The crisis in the legal profession
Barristers’ pay isn’t the half of it – core legal principles have been jettisoned.
Criminal barristers are on strike this week. The effect of the strike will be huge, compounding the impact of the pandemic, which led to a huge backlog in cases in the criminal courts.
The strike has widely been described as part of a ‘summer of discontent’ for the Tory government. There are now a number of public-sector workers who are expected to go on strike this summer, including teachers and doctors. But it would be wrong to count barristers among their ranks. While many workers are demanding pay rises in line with inflation, barristers have already been offered an above-inflation 15 per cent increase in legal-aid fees. (Those currently on strike are calling for an increase of 25 per cent.)
Of course, barristers should be free to strike for better pay and conditions like anyone else. But their position is more complicated than that of teachers or rail workers. Barristers are not government employees – they are self-employed. And they are free to supplement their publicly paid earnings by turning to private work. Claims that barristers are earning as little as £12,200 per annum or £88 per day after expenses don’t give the full picture. Many barristers spend time on secondment at external organisations, like the Financial Conduct Authority or the Serious Fraud Office. This kind of work can provide extremely good pay, even to a barrister of limited experience. So it is absurd to view the barristers’ strike as part and parcel of a wider workers’ movement.
But the legal profession is very much in crisis. And far more worrying than the issue of pay is that the profession has lost its sense of duty and purpose in recent years. It has allowed standards to slip, too.
When I began working as a criminal solicitor, those who obtained top pupillages seemed to be from another planet. They had first-class degrees from Oxbridge. They had master’s degrees. They had usually won some kind of top public-speaking competition. They had unshakeable confidence in their own abilities. And even though they were early in their legal careers, they clearly had the attributes to present a case in court. As someone with only mediocre academic credentials myself, I could understand the value that they added to the profession.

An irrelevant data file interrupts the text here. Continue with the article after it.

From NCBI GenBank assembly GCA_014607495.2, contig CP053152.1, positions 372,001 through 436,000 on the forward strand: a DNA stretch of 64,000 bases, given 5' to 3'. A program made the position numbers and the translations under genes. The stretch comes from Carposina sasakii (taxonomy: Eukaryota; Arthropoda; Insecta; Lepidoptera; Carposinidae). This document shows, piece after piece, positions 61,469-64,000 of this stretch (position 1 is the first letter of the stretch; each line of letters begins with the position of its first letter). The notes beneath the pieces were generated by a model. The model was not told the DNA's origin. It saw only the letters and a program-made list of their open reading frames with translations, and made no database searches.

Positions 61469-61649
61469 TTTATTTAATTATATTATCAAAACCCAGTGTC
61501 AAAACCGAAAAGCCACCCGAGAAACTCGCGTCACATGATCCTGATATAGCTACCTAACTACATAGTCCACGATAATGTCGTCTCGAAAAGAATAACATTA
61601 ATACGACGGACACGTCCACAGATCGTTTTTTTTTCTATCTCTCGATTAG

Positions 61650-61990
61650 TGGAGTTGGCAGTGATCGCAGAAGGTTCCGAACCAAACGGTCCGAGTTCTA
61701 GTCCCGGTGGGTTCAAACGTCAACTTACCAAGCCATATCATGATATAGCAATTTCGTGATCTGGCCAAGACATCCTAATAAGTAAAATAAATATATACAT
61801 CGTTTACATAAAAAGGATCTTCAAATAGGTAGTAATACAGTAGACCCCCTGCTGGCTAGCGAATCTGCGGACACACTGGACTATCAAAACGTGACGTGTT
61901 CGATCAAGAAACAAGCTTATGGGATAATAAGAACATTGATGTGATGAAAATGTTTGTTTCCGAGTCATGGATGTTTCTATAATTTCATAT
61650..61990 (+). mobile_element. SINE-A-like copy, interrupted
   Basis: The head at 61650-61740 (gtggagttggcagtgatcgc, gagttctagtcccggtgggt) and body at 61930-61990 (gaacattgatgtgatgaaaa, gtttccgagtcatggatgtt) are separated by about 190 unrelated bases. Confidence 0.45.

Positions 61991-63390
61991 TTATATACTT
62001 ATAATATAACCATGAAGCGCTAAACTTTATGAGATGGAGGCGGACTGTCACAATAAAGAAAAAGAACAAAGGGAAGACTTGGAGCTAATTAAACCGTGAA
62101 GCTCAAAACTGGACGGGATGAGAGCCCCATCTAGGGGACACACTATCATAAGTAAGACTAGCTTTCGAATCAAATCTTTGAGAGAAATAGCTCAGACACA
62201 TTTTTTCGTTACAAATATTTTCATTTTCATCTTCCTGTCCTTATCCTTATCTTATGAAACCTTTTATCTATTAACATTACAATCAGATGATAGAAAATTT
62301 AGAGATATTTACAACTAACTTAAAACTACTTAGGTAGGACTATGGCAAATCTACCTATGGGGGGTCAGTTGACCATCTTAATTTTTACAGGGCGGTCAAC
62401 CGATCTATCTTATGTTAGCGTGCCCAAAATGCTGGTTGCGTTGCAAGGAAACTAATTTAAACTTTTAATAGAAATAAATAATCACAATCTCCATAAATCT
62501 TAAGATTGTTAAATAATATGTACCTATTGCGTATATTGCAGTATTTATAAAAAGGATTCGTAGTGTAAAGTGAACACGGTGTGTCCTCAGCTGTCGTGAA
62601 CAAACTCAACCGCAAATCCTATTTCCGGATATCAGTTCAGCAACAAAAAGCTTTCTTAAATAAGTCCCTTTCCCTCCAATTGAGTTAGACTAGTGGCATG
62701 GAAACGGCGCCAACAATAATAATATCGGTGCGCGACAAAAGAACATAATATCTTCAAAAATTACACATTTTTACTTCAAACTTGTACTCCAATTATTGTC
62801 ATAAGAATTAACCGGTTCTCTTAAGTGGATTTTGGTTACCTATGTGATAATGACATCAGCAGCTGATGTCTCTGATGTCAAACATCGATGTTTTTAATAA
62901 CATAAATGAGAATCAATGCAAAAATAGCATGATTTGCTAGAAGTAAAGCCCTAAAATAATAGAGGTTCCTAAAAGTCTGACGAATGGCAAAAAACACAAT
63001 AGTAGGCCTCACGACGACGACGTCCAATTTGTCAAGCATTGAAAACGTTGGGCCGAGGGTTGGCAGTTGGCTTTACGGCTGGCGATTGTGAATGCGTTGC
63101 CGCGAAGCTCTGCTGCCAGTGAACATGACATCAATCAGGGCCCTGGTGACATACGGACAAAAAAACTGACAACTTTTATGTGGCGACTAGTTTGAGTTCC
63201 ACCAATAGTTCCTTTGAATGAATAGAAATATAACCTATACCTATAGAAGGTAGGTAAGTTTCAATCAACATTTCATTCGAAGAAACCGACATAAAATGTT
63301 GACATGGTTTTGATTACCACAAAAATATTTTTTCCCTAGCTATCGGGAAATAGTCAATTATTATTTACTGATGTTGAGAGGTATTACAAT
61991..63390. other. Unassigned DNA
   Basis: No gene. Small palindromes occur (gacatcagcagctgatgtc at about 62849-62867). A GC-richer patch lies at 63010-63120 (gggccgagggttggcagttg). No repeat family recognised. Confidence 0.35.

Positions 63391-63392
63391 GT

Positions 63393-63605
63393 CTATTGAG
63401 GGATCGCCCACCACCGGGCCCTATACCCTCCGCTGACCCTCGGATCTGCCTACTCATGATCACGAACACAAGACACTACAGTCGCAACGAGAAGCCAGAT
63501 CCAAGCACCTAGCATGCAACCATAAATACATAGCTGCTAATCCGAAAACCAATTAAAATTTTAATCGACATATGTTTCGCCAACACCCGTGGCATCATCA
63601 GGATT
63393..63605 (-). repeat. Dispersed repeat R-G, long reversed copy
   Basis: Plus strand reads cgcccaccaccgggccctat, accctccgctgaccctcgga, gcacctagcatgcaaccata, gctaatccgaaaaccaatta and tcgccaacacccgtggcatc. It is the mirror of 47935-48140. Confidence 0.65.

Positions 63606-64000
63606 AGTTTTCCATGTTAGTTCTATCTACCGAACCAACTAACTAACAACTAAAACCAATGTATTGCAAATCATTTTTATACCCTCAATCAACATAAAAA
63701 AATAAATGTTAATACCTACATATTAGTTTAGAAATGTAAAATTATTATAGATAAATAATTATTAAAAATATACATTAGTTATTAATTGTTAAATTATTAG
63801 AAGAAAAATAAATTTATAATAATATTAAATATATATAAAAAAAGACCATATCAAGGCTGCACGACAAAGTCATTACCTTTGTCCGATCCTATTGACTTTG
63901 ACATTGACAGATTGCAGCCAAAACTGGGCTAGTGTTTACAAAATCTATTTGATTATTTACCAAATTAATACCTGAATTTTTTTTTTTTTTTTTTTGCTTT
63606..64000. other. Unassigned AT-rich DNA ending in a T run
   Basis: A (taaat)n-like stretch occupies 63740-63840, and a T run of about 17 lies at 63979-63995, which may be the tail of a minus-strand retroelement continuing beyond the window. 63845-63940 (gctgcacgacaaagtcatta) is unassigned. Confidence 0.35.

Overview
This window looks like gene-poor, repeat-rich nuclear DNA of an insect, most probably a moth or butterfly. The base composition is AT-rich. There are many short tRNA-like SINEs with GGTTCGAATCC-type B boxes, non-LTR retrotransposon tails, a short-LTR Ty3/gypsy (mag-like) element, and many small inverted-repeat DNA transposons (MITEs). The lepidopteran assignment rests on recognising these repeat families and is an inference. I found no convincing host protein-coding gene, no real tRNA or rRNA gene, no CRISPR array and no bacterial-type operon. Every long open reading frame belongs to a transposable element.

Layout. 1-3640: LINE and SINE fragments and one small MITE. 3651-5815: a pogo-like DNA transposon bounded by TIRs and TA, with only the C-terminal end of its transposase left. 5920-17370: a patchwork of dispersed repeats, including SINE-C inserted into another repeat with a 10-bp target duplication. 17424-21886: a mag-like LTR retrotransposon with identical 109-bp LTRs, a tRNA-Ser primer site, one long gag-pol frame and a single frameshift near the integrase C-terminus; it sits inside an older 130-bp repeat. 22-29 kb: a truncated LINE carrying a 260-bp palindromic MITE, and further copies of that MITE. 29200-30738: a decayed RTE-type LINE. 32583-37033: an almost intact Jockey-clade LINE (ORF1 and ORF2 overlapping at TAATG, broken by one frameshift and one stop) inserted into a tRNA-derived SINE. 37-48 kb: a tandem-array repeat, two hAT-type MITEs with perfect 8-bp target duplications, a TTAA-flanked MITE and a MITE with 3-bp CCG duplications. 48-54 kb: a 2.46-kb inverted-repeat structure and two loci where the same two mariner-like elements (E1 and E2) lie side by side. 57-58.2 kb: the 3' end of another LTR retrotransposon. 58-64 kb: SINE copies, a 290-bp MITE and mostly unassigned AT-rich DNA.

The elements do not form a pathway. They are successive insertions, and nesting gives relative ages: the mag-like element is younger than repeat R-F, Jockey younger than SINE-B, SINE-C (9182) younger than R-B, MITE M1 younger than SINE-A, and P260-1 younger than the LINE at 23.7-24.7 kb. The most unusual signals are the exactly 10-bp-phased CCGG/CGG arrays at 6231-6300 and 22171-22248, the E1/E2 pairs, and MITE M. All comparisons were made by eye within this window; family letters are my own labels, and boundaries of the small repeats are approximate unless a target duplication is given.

Today, by contrast, most criminal lawyers would admit in private that there are far too many mediocre people in the legal profession – including barristers and solicitors. Of course, excellence does not have to be showcased through traditional academic means. But the legal profession has gone too far in diluting its own standards. Many of the ancient traditions that once defined the profession have also gone by the wayside.
Nowadays, obtaining a role in a chambers is viewed as an achievement in itself. So much so that the process of developing a practice and ingratiating oneself in the profession has become an almost secondary concern. People welcome the fact that the bar has become less ‘elitist’. But in a sense this undermines the purpose of the bar, which is to cultivate the elite of the legal profession on the basis of merit.
There has been a clear cultural change at the bar, too. It is no longer the relatively private, solemn and serious profession of the past. It is now perfectly normal for young pupil barristers to regularly tweet about their court activities and career advancements – and for senior members of the profession to publicly join in.
In and of itself, much of this is harmless. But it is not just the ‘stuffy’ traditions that the bar is willing to undermine. Barristers have also failed to stand up for many of the core principles of the justice system.
Increasingly, the bar has embraced the Ministry of Justice’s drive towards ‘efficiency’ and ‘victim-centred justice’, which have both eroded the norms of justice. Too many at the bar have embraced the idea that criminal proceedings, the process of adjudicating guilt and innocence, are just an inconvenience that gets in the way of delivering the correct therapeutic outcome for alleged victims of crime. They see this as a more modern form of justice, but it is not really justice at all.
Beyond the pay rows of the barristers’ strike, a much more fundamental problem is afflicting the legal profession. It has lost a sense of its purpose. Barristers need to rediscover core legal principles if they are ever to make the case for why their profession matters.
Picture by: Getty.
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